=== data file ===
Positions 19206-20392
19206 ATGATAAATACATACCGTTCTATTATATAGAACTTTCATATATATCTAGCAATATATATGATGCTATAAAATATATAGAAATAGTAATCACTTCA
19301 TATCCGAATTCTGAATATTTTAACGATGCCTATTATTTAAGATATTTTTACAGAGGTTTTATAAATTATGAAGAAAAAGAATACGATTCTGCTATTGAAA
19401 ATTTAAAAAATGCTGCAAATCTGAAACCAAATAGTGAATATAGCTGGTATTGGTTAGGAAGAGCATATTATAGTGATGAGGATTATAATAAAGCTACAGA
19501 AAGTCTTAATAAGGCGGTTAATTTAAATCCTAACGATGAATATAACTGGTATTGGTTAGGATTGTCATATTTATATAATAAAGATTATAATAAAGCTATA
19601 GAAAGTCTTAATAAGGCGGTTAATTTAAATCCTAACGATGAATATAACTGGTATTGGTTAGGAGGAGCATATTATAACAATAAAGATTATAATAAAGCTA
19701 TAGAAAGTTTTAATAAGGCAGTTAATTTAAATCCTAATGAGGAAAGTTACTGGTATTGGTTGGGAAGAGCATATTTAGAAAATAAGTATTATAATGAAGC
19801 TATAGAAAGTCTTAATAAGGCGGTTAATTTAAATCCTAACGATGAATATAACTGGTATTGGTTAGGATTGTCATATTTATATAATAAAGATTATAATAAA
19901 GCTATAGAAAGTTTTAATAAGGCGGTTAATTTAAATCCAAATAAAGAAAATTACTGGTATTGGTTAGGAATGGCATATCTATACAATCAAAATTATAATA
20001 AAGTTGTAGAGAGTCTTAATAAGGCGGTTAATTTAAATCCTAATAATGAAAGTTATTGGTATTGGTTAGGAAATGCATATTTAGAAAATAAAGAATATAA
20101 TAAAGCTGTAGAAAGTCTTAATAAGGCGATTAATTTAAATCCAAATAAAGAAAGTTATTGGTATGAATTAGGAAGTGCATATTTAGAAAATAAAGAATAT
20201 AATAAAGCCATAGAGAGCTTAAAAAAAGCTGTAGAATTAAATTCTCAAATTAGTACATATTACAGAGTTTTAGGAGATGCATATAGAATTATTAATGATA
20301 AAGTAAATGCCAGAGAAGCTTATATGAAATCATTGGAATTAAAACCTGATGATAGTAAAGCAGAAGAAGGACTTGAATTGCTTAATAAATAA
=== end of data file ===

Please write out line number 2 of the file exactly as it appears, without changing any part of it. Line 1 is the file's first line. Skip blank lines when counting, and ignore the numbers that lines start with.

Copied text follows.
19206 ATGATAAATACATACCGTTCTATTATATAGAACTTTCATATATATCTAGCAATATATATGATGCTATAAAATATATAGAAATAGTAATCACTTCA